First ever biography of Union General Gordon Granger
Civil War buffs familiar with the battle of Chickamauga likely are familiar with the name Gordon Granger. Commanding the Reserve Corps, on his own initiative and without orders, he moved his force to Snodgrass Hill to reinforce Maj. Gen. George “Pap” Thomas and his Fourteenth Corps. This helped solidify the position and buy time for the army to extricate itself from a possible debacle. Thomas gained great fame as “The Rock of Chickamauga” while Granger’s contributions faded from popular knowledge for the most part.
In fact, despite Granger’s repeated successes on the battlefield, his star never rose as high as some of his peers in the Western Theater such as John Schofield, James McPherson, and John Logan. Part of that was his strong personality, which could be abrasive and self-centered at times. He was outspoken and quick to criticize others. These factors contributed to the War Department and General Grant passing over Granger when it came time for promotions to higher command. Postwar, Granger played a large role in Texas in starting the “Juneteenth” tradition during Reconstruction.
In the intervening nearly 150 years, Granger fell into relative obscurity. No one even bothered to write a full length biography of the general who performed well as a corps commander under some difficult circumstances. Now, author Robert C. Conner has corrected that oversight with his new biography, General Gordon Granger: The Savior of Chickamauga and the Man Behind “Juneteenth.”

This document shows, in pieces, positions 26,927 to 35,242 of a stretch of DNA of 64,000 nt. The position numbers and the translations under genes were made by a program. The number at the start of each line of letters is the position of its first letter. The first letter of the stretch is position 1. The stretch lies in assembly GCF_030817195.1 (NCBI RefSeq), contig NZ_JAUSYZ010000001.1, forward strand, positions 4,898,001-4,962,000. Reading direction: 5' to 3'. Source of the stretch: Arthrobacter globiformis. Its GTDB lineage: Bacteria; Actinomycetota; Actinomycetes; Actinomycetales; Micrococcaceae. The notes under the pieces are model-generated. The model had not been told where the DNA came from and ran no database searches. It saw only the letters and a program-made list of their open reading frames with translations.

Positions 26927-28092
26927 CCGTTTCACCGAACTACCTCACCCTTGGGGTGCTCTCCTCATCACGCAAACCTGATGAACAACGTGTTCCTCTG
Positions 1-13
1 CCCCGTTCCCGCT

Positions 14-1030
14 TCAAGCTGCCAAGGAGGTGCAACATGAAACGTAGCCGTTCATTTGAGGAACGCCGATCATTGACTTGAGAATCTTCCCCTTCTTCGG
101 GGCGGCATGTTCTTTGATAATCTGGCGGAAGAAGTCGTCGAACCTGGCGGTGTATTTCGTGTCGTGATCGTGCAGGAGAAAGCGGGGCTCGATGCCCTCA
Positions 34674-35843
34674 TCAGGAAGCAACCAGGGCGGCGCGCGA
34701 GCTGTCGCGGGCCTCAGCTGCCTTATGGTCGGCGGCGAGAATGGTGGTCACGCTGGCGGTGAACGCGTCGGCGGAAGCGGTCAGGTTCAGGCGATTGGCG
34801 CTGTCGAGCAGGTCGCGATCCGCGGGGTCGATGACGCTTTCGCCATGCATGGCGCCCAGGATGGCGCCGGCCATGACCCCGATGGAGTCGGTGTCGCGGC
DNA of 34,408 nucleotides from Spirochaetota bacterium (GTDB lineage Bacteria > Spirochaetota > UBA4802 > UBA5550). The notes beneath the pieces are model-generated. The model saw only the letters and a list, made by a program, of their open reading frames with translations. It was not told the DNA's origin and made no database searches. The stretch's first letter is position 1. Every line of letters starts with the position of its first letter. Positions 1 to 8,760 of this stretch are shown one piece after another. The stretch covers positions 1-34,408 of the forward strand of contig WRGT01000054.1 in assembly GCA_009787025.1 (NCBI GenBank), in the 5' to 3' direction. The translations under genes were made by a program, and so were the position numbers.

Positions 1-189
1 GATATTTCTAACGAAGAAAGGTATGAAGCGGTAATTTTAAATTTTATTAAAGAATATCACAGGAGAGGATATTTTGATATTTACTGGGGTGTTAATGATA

Conner brilliantly uses a solid array of primary sources to paint a good portrait of this complex man, whose military acumen was overshadowed often by his personal shortcomings. He often got on the nerves of General Grant and other senior leaders, and at times tended to pay more attention to personal whims such as firing his artillery while he should have been tending to command details.
In this new book, we are introduced to a general whose self-assurance, boldness, and quick-thinking proved to be a major asset on the battlefield, but whose propensity to disregard cooperation with his peers kept him from army command when his martial performance rivaled men who rose to that position.
Conner divides his book into 11 chapters, effectively covering Granger’s Civil War career and postbellum actions. Granger was a “controversial, cantankerous Union general,” but his actions at Chickamauga may have saved the army.
The book is relatively short and concise, yet the author succinctly gives a comprehensive overview of Granger’s life and major activities. It’s an excellent and long overdue addition to the historiography of the Western Theater of the Civil War, as well as to the Reconstruction movement and the relations of the military with the freed slaves of the Old South and the Southwest.
General Gordon Granger: The Savior of Chickamauga and the Man Behind “Juneteenth”
Casemate Publishers, 2013
239 pages, endnotes, indexed, with photographs